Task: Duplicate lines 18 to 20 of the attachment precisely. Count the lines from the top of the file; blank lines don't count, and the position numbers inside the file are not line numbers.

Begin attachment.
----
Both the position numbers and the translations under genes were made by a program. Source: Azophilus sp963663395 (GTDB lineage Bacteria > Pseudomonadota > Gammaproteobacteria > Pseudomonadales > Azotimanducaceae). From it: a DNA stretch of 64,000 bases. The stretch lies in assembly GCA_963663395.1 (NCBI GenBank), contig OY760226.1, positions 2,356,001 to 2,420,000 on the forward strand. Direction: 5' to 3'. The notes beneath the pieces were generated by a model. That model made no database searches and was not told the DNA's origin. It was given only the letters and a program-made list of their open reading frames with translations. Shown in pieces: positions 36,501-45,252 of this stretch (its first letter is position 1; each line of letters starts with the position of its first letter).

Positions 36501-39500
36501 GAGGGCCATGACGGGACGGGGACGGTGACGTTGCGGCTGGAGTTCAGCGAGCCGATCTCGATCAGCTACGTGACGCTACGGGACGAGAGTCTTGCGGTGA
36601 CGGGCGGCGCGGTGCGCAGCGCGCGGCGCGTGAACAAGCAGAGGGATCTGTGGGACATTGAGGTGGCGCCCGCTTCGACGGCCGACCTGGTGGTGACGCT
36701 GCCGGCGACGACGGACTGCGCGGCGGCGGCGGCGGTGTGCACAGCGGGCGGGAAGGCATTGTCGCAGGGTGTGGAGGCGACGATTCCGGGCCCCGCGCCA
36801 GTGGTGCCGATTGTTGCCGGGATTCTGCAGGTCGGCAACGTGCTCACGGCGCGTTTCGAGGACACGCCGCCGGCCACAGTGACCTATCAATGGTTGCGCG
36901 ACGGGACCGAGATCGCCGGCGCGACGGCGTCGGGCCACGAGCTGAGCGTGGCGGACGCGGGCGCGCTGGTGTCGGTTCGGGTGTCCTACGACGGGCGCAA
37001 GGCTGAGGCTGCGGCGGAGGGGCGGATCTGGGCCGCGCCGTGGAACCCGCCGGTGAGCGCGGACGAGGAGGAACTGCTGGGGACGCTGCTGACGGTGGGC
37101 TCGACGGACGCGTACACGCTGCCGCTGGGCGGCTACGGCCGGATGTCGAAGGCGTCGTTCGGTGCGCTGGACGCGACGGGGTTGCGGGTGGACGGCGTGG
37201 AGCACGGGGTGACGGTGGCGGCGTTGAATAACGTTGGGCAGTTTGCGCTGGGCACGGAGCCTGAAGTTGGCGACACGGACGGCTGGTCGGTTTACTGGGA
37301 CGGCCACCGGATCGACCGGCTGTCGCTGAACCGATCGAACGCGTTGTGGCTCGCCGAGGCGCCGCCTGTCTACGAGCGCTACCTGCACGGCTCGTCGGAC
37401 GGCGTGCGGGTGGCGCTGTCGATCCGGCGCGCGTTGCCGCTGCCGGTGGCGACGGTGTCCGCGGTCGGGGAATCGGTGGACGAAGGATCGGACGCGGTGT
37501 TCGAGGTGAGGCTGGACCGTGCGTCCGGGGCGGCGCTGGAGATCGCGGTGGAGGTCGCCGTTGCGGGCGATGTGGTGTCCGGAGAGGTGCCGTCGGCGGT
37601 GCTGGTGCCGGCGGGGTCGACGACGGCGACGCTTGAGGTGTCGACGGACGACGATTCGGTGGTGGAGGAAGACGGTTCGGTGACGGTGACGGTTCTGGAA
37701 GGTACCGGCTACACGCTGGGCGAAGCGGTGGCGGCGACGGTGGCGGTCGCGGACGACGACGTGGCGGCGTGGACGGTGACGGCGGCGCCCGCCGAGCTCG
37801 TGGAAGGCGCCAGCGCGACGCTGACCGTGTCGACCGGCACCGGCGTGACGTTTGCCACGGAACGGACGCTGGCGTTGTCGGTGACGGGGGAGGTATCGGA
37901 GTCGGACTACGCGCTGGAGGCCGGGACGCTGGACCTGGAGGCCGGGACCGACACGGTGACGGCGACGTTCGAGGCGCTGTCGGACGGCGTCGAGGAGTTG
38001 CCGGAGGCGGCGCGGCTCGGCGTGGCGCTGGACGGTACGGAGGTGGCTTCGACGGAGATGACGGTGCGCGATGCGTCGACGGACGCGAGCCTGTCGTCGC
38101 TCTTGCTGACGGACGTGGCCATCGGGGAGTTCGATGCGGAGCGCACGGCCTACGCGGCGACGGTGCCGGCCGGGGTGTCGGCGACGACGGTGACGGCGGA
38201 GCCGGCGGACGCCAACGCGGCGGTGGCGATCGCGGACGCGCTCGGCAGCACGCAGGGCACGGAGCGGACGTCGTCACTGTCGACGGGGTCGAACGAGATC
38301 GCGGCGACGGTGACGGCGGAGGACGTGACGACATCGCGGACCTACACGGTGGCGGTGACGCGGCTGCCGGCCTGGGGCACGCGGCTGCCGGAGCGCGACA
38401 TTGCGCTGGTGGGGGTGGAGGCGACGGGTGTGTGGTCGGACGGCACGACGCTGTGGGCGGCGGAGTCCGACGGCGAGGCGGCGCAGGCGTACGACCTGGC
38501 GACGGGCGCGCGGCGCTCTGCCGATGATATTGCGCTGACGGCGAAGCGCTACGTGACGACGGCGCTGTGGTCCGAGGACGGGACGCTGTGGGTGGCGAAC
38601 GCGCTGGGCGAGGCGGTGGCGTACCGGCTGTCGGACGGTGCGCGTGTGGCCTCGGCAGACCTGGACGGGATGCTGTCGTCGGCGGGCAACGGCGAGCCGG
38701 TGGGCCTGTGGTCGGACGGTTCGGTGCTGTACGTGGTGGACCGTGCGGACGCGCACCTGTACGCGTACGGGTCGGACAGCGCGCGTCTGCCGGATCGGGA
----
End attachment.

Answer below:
38001 CCGGAGGCGGCGCGGCTCGGCGTGGCGCTGGACGGTACGGAGGTGGCTTCGACGGAGATGACGGTGCGCGATGCGTCGACGGACGCGAGCCTGTCGTCGC
38101 TCTTGCTGACGGACGTGGCCATCGGGGAGTTCGATGCGGAGCGCACGGCCTACGCGGCGACGGTGCCGGCCGGGGTGTCGGCGACGACGGTGACGGCGGA
38201 GCCGGCGGACGCCAACGCGGCGGTGGCGATCGCGGACGCGCTCGGCAGCACGCAGGGCACGGAGCGGACGTCGTCACTGTCGACGGGGTCGAACGAGATC